There are specific circumstances, then, when Cape readings can mislead, necessitating an alternative valuation metric. One such approach is to look at a country's price/book ratio. Book values, which compare company share prices with the value of their assets, tend to be more stable than Cape ratios. That aside, Star Capital finds the relationship between index book values and subsequent long-term returns to be similar to that of Cape, with low valuations invariably being followed by much healthier returns than high valuations.

To arrive at its estimate of long-term returns, Star looked at both a country’s Cape ratio and its book value, in both cases comparing current readings to their historical average. Sometimes, a divergent picture emerges. Japan, for example, has a Cape ratio of 24, which is even higher than that of the US (23). However, Japan’s price-book ratio of 1.3 appears low; indeed, the US book value of 2.6 is twice as high.

In agreement

Generally, however, the two valuation metrics tend to agree as to whether a country’s stock market is cheap or expensive. Russia, as mentioned earlier, looks extremely cheap – worryingly cheap, some might say – on either metric. Italy and Spain both have low Cape ratios – indeed Shiller said last year that he had begun to migrate his funds out of the US and into Spanish and Italian indices on account of their low Cape readings – as well as low price-book ratios.

Both metrics suggest British equities are quite cheap relative to history, with Star Capital estimating long-term real returns of around 8.5 per cent for UK shareholders. Among emerging markets, equities look cheap in South Korea, Turkey, China, Singapore and Brazil.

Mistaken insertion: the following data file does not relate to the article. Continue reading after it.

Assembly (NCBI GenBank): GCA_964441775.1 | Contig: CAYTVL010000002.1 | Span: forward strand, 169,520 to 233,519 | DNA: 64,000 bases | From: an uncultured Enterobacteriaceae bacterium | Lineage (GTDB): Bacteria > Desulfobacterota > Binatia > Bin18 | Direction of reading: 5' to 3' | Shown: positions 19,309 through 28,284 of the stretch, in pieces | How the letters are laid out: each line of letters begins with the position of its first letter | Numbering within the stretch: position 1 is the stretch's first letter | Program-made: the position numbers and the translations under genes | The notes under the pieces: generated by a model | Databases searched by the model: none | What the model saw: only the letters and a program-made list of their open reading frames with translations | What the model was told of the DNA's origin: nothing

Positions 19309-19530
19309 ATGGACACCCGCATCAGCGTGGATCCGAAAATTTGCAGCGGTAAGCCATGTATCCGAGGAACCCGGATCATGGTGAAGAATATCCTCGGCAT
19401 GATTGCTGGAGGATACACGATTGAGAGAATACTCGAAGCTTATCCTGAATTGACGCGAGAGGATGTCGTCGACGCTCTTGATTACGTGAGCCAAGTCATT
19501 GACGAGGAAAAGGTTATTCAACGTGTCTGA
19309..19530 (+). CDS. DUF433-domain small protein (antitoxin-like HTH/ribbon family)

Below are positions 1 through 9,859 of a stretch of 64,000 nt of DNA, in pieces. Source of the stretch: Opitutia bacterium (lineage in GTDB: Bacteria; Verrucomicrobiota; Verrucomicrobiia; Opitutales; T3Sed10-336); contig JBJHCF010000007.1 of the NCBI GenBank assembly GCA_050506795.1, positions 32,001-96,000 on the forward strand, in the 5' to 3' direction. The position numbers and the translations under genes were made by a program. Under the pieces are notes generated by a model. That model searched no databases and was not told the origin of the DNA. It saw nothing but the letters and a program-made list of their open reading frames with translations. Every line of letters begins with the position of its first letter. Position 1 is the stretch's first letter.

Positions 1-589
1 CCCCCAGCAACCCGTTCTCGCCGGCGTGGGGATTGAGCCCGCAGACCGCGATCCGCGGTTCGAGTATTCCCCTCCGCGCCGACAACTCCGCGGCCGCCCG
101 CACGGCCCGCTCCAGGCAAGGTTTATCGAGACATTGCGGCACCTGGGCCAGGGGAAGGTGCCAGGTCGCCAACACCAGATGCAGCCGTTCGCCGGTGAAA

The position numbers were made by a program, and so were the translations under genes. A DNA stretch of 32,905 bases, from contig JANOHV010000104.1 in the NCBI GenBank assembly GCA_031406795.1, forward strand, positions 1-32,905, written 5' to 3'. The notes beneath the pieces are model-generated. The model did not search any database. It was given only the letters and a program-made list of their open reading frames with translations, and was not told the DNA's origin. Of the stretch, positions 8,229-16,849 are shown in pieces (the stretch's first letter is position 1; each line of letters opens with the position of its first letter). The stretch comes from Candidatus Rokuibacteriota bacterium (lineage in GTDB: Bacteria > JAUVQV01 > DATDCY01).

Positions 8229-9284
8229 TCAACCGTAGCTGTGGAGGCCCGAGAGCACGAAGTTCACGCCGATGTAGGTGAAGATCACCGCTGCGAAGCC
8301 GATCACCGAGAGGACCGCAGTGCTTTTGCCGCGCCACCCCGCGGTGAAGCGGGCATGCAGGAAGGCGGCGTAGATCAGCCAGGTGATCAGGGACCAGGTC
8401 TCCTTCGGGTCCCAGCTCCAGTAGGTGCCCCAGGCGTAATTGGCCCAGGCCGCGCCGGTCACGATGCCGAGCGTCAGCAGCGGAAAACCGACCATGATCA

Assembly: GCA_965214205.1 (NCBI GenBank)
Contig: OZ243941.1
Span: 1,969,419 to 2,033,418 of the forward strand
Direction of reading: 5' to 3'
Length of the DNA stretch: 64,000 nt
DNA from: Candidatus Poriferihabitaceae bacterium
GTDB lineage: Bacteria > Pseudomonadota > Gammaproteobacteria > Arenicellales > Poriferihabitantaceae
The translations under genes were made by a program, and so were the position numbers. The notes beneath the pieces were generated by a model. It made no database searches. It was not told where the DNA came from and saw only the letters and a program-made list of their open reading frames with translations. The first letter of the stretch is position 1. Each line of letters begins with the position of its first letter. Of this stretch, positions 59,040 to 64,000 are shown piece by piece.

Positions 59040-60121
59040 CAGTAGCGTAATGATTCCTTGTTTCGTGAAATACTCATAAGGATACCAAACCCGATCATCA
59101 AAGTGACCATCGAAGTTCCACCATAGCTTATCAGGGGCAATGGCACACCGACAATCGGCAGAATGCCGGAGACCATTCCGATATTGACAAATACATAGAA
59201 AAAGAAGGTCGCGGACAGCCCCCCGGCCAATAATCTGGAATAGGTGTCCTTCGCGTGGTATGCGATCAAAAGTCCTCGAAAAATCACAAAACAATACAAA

The US, however, is likely to underperform, as is Ireland. With a Cape ratio of 27.4 and a price/book ratio of 2.6, the Irish market appears to be one of the most expensive in the world.

A similar conclusion is reached by US money manager Mebane Faber, who recently ranked 45 countries across a range of valuation measures (Cape, book value, dividend yield and cash flows). Faber found only three countries – Switzerland, the US and Denmark – were more expensive than the Irish market.

Overall, global equities trade on a Cape ratio of 18.4 and a book value of 1.8. Unsurprisingly, developed markets are much cheaper than emerging markets on both metrics, although developed European indices appear reasonably priced, sporting an average Cape ratio of 14.7 and a price-book ratio of 1.7. The once fashionable Brics (Brazil, Russia, India and China) are now very much unloved, trading on a lowly Cape ratio of 10.5 and a book value of 1.3.

The same conclusions are reached by Mebane Faber: “US stocks are expensive, but not terribly so and certainly not in a bubble. Foreign stocks on average are fair-to-cheaply priced, with emerging cheaper than developed. The cheapest 25 per cent of global stock markets are very cheap.”


Cheap can always get cheaper, of course; indeed, cheap has gotten cheaper in recent years, while the seemingly expensive S&P 500 has continued to outperform. Star Capital notes there have even been periods where the cheapest indices went on to lose more than 50 per cent over a three-year period.

The consolation for value investors is that the steepest declines tend to occur in highly valued indices, which registered “disproportionately higher setbacks of -76.8 per cent”.

Quite simply, higher valuations mean higher downside risks, with average drawdowns in the cheapest markets tending to be nothing like the drawdowns endured by investors in pricier markets.

Is today’s environment different? Are there very good reasons why the cheapest markets are cheap? Research Affiliates admits current fears are “understandable”, given slowing growth in China and tumbling commodity prices. “While markets are not efficient,” it adds, “neither are they irrational.”

At the same time, bargain prices “cannot exist in the absence of fear”, says Research Affiliates. Star Capital’s analysis appears to confirm this picture: markets tend to price in a country’s woes and a few extra for good measure, ultimately creating opportunities for long-term investors with strong stomachs.